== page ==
Monitoring controlled substances

September 15, 2010

Thirty-nine states now have a tool to help pharmacists identify at least some questionable prescriptions and suggest when a patient may be doctor-shopping or pharmacy-shopping in order to obtain controlled substances. That tool is the state prescription monitoring program.

Key Points

A controlled substance prescription is not a legal prescription unless it is written for a "legitimate medical purpose" in the "usual course of professional treatment." The rules say:

How is a pharmacist supposed to know which prescriptions are for a "legitimate medical purpose?" Thirty-nine states now have a tool to help pharmacists identify at least some questionable prescriptions and suggest when a patient may be doctor-shopping or pharmacy-shopping in order to obtain controlled substances. That tool is the state prescription monitoring program (PMP).

The purpose of these programs, according to the Arizona Board of Pharmacy, which administers that state's program, is to "track the use of controlled substances, assist law enforcement in identifying illegal activity, and provide information to help avoid their inappropriate use." With the PMP, pharmacists can see all controlled-substance prescription records of all other pharmacies in the state where the patient has received drugs.

Now that pharmacists have this tool, what happens if they don't use it? Because PMPs are still relatively new, it may be too early to know. Much will depend on how state legislation is written and how courts interpret it. Without question, in coming years there will be cases in which patients who allege that they became addicted to controlled substances will sue their pharmacies, citing pharmacy failure to monitor their medication use through the PMP.

PMP in court

To date, at least one case [Sanchez ex rel. Sanchez v. Wal-Mart Stores, Inc., 221 P.3d 1276 (2009)] has been filed against a group of pharmacies for not using their state's PMP. The case, which was decided by the Nevada Supreme Court, was different because it was filed, not by a patient of the pharmacies, but by the widow and minor children of a deceased motorist who was killed by a patient of the pharmacies.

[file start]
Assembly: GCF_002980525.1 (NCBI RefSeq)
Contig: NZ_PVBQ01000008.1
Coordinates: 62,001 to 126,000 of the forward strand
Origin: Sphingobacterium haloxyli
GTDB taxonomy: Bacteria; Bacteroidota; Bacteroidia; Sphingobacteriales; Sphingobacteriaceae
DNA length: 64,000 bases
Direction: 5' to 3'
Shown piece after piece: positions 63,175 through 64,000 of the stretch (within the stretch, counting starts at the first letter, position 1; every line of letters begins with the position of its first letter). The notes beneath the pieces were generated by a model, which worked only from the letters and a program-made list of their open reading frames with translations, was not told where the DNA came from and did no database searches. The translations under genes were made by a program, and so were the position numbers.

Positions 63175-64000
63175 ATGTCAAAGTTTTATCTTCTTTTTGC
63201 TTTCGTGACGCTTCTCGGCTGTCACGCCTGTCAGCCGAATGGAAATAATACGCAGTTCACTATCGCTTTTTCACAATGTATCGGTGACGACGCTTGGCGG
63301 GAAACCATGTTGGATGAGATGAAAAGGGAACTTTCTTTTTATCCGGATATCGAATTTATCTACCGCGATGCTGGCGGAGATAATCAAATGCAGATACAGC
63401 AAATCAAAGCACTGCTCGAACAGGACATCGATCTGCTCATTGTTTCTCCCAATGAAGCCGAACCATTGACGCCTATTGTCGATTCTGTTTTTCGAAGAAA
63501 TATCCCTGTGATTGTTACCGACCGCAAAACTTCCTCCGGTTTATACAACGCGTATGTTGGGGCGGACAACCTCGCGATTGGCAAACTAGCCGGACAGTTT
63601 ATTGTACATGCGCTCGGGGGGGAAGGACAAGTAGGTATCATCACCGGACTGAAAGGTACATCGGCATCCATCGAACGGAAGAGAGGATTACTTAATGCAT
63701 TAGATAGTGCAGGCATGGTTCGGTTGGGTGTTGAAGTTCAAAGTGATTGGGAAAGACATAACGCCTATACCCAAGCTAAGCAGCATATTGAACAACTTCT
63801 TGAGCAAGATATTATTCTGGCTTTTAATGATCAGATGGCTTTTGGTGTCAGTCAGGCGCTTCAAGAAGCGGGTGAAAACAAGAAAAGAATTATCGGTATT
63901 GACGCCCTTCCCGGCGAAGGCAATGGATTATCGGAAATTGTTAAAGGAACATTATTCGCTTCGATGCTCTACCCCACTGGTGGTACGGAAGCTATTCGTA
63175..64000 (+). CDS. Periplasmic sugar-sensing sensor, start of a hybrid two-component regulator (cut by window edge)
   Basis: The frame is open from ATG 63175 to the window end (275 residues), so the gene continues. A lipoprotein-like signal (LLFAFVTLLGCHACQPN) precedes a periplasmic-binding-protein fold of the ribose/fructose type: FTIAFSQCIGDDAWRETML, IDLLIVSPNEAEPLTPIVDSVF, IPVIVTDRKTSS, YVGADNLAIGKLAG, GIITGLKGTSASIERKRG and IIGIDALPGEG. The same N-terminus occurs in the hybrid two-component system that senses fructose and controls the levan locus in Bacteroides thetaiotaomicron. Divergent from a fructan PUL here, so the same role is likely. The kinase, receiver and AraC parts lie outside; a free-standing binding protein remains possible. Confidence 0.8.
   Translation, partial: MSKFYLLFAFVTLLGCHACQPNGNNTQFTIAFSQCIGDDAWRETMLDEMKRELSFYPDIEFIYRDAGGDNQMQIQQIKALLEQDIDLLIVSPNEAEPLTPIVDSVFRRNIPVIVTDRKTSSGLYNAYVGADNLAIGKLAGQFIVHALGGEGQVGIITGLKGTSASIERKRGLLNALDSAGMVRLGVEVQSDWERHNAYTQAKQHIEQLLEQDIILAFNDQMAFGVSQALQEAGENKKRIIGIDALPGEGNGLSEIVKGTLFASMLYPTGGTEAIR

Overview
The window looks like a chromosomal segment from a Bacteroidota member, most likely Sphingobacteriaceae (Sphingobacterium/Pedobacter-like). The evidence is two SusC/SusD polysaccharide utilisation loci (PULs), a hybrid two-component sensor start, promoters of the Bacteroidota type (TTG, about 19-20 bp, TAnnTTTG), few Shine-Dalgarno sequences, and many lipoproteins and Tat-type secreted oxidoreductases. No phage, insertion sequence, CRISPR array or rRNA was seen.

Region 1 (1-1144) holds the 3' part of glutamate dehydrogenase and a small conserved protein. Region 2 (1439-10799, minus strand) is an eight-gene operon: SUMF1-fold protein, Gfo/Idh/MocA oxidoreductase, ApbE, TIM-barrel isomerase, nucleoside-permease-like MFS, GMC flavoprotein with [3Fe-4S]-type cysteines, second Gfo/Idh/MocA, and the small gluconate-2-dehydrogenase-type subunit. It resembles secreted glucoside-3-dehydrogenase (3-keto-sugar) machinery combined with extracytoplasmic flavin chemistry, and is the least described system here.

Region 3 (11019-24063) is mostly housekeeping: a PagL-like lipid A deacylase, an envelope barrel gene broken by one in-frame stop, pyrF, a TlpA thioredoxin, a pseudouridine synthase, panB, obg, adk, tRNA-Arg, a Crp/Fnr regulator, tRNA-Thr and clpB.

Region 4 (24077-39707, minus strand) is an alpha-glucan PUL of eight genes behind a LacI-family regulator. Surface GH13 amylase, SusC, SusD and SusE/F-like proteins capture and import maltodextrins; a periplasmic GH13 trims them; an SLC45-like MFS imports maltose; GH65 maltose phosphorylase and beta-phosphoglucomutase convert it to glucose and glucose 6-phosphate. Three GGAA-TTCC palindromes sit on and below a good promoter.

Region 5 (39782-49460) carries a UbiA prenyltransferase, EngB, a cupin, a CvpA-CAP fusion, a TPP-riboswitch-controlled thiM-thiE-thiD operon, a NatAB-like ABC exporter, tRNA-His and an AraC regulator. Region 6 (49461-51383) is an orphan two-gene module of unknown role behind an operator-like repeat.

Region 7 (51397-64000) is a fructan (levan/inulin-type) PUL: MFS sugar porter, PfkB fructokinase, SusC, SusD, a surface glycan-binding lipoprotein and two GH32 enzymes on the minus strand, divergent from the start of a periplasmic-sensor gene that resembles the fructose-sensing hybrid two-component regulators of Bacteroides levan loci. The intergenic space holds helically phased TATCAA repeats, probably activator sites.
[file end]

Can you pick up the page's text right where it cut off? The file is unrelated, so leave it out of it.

It was noteworthy that each of the pharmacies had received a letter from the PMP administrator alerting them to the patient's drug use a year before the accident. The letter informed the pharmacies that between May 2002 and May 2003, the patient who later killed a husband and father "had obtained approximately 4,500 hydrocodone pills at 13 different pharmacies." The lawsuit alleged that the pharmacies did not properly respond to the information and did not properly use the PMP. That failure, the plaintiffs said, led to the accident and death.

In that case, the court ruled that the defendant pharmacies do not have a duty to prevent a patient from injuring an unidentified third party with whom the pharmacies had no relationship. Explaining their ruling, the court majority said that the law was not intended for that purpose but to "enhance recordkeeping" for drug enforcement and regulation, and to provide information to physicians, pharmacies, and others.

Minority opinion

There was, however, a minority opinion written by 2 of the 7 justices. Disagreeing from the majority, these judges felt that pharmacists had the tools, skill, and knowledge to either investigate the patient's medication use or refuse to fill the prescriptions. These 2 justices would have held the pharmacies liable to the third parties.

Today, in most states at least, pharmacists have access to information that can suggest cases of doctor- and pharmacy-shopping. How pharmacists will use these tools and whether courts will hold pharmacies liable for failing to use the information, time will tell. For now, each pharmacist must decide how best to fulfill his or her "corresponding responsibility."

These articles are not intended as legal advice and should not be used as such. When a legal or risk management question arises, the pharmacist should consult an attorney familiar with pharmacy law in his or her state.

KEN BAKER is a pharmacist and an attorney with the Phoenix, Arizona, law firm of Renaud Cook Drury Mesaros, PA. His practice includes pharmacy malpractice defense; he also consults in the areas of pharmacy error reduction, communication, and risk management. Contact him at Ken@kenbakerconsulting.com